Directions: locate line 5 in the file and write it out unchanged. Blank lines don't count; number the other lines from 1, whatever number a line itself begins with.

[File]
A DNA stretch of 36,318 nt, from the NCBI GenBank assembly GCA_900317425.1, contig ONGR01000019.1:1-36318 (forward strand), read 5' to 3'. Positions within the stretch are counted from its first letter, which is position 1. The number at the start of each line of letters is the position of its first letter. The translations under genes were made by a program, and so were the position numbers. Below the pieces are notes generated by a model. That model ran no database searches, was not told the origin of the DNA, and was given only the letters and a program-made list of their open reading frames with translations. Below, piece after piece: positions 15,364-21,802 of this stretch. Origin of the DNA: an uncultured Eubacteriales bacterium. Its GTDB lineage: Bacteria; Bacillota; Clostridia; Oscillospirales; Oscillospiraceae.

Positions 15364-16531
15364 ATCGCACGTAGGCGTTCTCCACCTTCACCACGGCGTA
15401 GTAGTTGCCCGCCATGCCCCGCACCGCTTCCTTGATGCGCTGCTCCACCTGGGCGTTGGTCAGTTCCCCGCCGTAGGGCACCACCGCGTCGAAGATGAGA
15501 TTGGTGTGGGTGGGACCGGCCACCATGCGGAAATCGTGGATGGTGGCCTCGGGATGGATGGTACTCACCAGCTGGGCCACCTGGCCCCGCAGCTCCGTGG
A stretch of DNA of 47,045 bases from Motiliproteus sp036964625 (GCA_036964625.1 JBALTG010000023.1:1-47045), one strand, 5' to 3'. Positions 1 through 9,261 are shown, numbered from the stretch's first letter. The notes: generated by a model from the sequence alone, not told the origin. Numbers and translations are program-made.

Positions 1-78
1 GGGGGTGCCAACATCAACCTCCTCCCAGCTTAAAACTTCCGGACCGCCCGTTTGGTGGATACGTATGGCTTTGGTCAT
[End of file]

15501 TTGGTGTGGGTGGGACCGGCCACCATGCGGAAATCGTGGATGGTGGCCTCGGGATGGATGGTACTCACCAGCTGGGCCACCTGGCCCCGCAGCTCCGTGG